Cognitive Dissonance In Culture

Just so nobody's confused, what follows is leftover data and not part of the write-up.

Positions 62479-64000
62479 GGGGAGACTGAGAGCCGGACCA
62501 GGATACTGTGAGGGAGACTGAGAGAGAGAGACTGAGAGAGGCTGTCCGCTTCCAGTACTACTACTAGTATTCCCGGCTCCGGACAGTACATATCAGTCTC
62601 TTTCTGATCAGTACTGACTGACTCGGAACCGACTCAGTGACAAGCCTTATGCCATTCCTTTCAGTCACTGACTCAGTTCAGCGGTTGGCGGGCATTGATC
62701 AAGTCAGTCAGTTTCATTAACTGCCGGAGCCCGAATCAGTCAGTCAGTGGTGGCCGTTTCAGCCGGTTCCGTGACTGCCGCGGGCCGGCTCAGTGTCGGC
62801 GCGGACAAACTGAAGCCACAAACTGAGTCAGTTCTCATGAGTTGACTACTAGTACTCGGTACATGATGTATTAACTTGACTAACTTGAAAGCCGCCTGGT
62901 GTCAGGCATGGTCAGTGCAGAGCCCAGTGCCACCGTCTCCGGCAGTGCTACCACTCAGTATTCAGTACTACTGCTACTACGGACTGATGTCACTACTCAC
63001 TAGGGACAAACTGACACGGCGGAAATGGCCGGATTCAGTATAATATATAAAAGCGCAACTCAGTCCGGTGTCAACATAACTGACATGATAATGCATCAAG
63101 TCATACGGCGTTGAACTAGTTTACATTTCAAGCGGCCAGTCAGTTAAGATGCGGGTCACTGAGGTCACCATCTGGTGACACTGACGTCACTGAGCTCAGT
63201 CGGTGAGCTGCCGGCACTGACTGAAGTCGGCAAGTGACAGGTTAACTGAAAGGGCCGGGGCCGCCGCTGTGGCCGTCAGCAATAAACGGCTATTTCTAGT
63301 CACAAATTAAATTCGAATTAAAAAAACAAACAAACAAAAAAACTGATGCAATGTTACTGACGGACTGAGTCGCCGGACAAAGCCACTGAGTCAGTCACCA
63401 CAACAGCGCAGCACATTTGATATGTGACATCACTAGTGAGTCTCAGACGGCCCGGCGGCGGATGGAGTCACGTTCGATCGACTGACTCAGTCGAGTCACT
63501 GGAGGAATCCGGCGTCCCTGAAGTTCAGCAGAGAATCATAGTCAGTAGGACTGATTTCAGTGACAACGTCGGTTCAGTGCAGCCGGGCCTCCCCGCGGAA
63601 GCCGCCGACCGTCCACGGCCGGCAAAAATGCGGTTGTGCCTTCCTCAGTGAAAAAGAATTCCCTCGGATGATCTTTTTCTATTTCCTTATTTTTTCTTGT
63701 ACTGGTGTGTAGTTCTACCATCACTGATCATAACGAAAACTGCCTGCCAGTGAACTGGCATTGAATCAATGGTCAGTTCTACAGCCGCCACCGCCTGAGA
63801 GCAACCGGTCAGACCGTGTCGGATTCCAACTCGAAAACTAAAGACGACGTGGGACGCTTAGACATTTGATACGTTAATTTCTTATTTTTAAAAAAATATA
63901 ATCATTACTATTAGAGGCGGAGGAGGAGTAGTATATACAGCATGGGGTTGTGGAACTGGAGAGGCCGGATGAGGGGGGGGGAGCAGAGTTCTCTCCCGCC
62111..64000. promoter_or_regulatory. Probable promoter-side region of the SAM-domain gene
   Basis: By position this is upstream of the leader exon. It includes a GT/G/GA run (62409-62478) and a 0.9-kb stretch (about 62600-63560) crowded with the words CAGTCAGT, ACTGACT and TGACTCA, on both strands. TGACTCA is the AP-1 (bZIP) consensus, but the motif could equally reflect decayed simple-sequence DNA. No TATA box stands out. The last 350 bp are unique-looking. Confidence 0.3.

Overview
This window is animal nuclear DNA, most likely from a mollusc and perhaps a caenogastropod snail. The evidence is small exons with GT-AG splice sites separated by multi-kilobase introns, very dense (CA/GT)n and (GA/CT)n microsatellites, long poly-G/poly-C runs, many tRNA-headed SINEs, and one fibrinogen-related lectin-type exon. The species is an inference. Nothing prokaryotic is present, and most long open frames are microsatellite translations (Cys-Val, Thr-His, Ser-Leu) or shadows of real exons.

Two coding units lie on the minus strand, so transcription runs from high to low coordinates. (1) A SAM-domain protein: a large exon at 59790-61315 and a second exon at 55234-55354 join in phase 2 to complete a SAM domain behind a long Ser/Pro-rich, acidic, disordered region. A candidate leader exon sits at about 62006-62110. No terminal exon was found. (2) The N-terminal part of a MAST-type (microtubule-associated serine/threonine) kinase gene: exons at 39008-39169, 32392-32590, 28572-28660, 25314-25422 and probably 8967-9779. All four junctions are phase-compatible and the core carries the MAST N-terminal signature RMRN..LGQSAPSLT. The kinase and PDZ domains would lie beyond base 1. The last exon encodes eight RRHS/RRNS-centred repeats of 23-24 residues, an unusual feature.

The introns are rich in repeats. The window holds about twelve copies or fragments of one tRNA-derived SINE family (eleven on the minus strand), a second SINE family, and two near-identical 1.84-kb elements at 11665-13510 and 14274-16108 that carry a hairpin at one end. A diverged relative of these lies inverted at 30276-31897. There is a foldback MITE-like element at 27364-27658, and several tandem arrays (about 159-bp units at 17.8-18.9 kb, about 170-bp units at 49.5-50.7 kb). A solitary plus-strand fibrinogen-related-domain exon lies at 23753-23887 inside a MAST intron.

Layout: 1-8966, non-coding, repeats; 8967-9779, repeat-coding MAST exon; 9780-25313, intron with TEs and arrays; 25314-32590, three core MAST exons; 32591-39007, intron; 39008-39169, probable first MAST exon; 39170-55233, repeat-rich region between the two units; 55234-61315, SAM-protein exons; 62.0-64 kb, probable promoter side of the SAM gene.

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Leon Festinger states that cognitive dissonance is the discomfort people feel when two cognitions such as beliefs, attitudes, or their behavior conflict with their conception of themselves. When dissonance arises people deal with it by changing the behavior, changing the thought, or adding a thought (Aronson, Wilson, Akert, & Sommers, 2017). Cognitive dissonance is supported on a neurological level. However, arises and is treated differently depending on the culture. We will venture into how cognitive dissonance is dealt with across cultures through post-choice dissonance, individual vs. vicarious dissonance and the relation of internal and external attribution with cognitive dissonance. Perhaps the most notable demonstration of cultural variation, is the perspective of personal choice within the culture and the cognitive dissonance that may or may not be associated with it. Dissonance that results after a choice is made is post-decision dissonance. According to the cognitive dissonance theory, individuals will try enhance all the positive values of the selected choice and exaggerate the negative values of the rejected choice. However, this assumes that the individual sees choice as a form of self-expression, thereby making the choice reflective of individual which may threaten their self-esteem. Yet this prerequisite is found mostly in individualistic societies (Kokkoris & Kühnen, 2013). People then, therefore, adjust their cognition so it fits with their view of themselves. However, members of collectivistic cultures are less likely to experience post-choice dissonance, especially when their social standing or interpersonal relationships are not affected). In addition, they are also less likely to derogate an unchosen that is i... ... middle of paper ... ... with self-esteem vary greatly depending on cultural values, though the development of the self-concept. While these aspects help the individual deal with many aspect of life, these same values also help to shape their perspective and take on their mortality. These cultural differences still continue to into the cognitive dissonance that arises from individuals. We learned how post choice dissonance is more prevalent in individualistic culture. Cognitive dissonance can be vicariously experience more commonly in collectivistic cultures. Lastly the pertaining roles that cognitive dissonance has on impression management. Decisions are not just a matter of choosing between black and white, but instead is a complex decision that has many factors that are attributed to the culture that the individual identifies with, their self-concept and thereby their self-esteem.
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